Why Failure is Essential to Innovation
“There is no innovation and creativity without failure. Period.” – Brene Brown
If we aren’t making mistakes, we likely aren’t reaching outside of our comfort zones, and that is the biggest mistake of all. Just consider the endless innovations and products that were results of mistakes. Take Post-It Notes for example. Inventor Spencer Silver was attempting to develop a strong adhesive for 3M laboratories in 1968 and came up incredibly short. Instead, he created an adhesive that stuck to objects, but could easily be lifted off. One of Silver’s colleagues was interested in this new innovation because his bookmarks were always falling out. When Silver combined his adhesive to paper bookmarks, 3M began distributing them as Post-It Notes, and now they’re a staple in American offices.
We have a similar story at HP. More than 30 years ago, HP Labs launched a research project designed to reshape the printing industry. The original goal was to create a portable printer for HP’s scientific calculators. However, John Vaught, an engineer in Palo Alto, had another idea. He demonstrated the use of thermal heating to eject droplets of ink through a tiny orifice to print text. One challenge Vaught and team faced was the erosion of the electrodes. The team realized they needed some other way to heat the ink. HP folklore has it that it was the coffee percolator on Vaught’s desk that led to the breakthrough. It inspired the team to keep the heat source farther back, resulting in a small resistor that heated the ink, creating a vapor that injects the ink through the nozzle. And while the idea of inkjet printing was not exclusive, his mechanism was the first to be used in a mass-produced consumer product. HP introduced the HP ThinkJet, the world’s first mass-marketed, personal inkjet printer.
There is also an interesting story about how one mistake lead to the invention of celluloid, the first industrial plastic. John Wesley Hyatt entered a contest to find a replacement for elephant ivory in billiard balls. While in his shop, Hyatt accidentally spilled a bottle of collodion – a syrupy solution – only to discover it created a strong material when it dried. I can’t help but think of all the innovations that Hyatt’s mistake has allowed. In fact, we recently 3D printed half of the plastic in our latest 3D printer. That wouldn’t have been possible without Hyatt’s maker spirit.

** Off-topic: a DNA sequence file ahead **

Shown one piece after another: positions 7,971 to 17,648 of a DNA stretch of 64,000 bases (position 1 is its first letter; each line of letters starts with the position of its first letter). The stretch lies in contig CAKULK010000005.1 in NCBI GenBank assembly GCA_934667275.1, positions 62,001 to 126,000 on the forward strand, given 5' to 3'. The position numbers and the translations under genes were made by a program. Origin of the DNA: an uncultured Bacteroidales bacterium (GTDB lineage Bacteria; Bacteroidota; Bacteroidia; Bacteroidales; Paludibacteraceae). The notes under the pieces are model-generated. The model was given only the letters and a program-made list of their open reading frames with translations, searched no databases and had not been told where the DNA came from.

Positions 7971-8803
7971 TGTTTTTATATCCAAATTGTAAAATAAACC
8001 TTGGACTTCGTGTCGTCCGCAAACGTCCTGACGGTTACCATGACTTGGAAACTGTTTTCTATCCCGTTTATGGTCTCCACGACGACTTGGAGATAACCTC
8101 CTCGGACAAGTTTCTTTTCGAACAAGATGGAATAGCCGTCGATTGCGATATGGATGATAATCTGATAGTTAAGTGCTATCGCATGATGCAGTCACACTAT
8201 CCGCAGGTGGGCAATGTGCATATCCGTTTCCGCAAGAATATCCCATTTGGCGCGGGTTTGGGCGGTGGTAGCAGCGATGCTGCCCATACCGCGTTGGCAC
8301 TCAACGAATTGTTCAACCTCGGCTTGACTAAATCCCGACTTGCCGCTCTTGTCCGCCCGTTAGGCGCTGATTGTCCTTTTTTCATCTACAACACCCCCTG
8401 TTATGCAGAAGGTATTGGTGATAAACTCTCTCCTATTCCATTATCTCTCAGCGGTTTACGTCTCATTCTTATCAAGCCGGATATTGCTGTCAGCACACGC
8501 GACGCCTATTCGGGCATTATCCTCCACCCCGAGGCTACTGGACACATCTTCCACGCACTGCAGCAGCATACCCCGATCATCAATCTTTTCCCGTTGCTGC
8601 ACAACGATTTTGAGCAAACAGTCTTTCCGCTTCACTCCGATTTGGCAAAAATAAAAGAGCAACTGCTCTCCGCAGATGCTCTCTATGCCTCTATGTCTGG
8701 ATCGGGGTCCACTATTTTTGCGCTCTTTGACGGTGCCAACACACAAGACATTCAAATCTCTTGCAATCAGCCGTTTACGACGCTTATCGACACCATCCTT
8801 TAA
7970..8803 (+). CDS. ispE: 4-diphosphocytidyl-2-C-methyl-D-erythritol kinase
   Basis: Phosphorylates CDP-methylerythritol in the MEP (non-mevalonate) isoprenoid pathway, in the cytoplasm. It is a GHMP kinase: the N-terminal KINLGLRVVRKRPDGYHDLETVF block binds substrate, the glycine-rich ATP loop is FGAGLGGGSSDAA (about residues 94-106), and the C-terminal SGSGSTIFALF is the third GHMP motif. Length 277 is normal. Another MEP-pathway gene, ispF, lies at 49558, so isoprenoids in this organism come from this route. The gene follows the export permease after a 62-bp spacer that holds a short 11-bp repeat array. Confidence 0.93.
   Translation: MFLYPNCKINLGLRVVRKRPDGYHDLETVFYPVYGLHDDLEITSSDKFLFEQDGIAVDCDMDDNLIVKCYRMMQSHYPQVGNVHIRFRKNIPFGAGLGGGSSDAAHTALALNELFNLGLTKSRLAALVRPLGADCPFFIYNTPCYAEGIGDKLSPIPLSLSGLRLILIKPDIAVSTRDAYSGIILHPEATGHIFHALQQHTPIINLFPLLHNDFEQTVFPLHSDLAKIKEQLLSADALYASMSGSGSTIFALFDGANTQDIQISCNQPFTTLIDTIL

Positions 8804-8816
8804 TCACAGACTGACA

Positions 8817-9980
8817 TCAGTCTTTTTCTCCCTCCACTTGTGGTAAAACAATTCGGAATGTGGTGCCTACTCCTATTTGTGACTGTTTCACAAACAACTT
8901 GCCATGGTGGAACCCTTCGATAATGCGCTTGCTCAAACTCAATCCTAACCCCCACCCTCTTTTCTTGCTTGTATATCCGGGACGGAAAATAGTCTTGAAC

Successful leaders must empower their employees to make mistakes, learn from them, and innovate.
So what can we learn from these innovations? Successful leaders must empower their employees to make mistakes, learn from them, and innovate. You must fail, fail fast, and allow your employees to do the same. When your team recognizes they have the ability to fail, they can step outside of their comfort zones, learn from mistakes and truly innovate. From my experience, I’ve learned a company or only grows when being pushed outside to think outside of the box.
Here are a few tips to empower your team to deal with mistakes and how to bounce back from failure:
- Encourage failing fast. Talk about it frequently and practice it. Sometimes when we know that something is failing, our instincts want us to keep working until we succeed. However, it’s an important skill to know when to pull the plug.
- Share your personal experience with failure and how you bounced back. It will serve as a helpful reminder that everyone’s been there and ultimately succeeded.
- Champion stories of failure that convert to innovation inside your company. Share examples where mistakes turned into opportunity, even better if they turned into successful products. Your employees will feel empowered to reach outside their comfort zone.
- Urge your employees put safeguards in place so they don’t make the same mistake twice. Encourage them to document their lessons learned and steps they’ll take to safeguard against future mistakes. The lessons you learned will extend beyond you and help others learn from your mistakes – ultimately leading to more efficient innovation for the entire company.
In the end, it’s far better to make mistakes and innovate, then to stay still, frozen in fear.
What are your tips for turning mistakes into innovation? I’d love to hear your insight in the comment section below.
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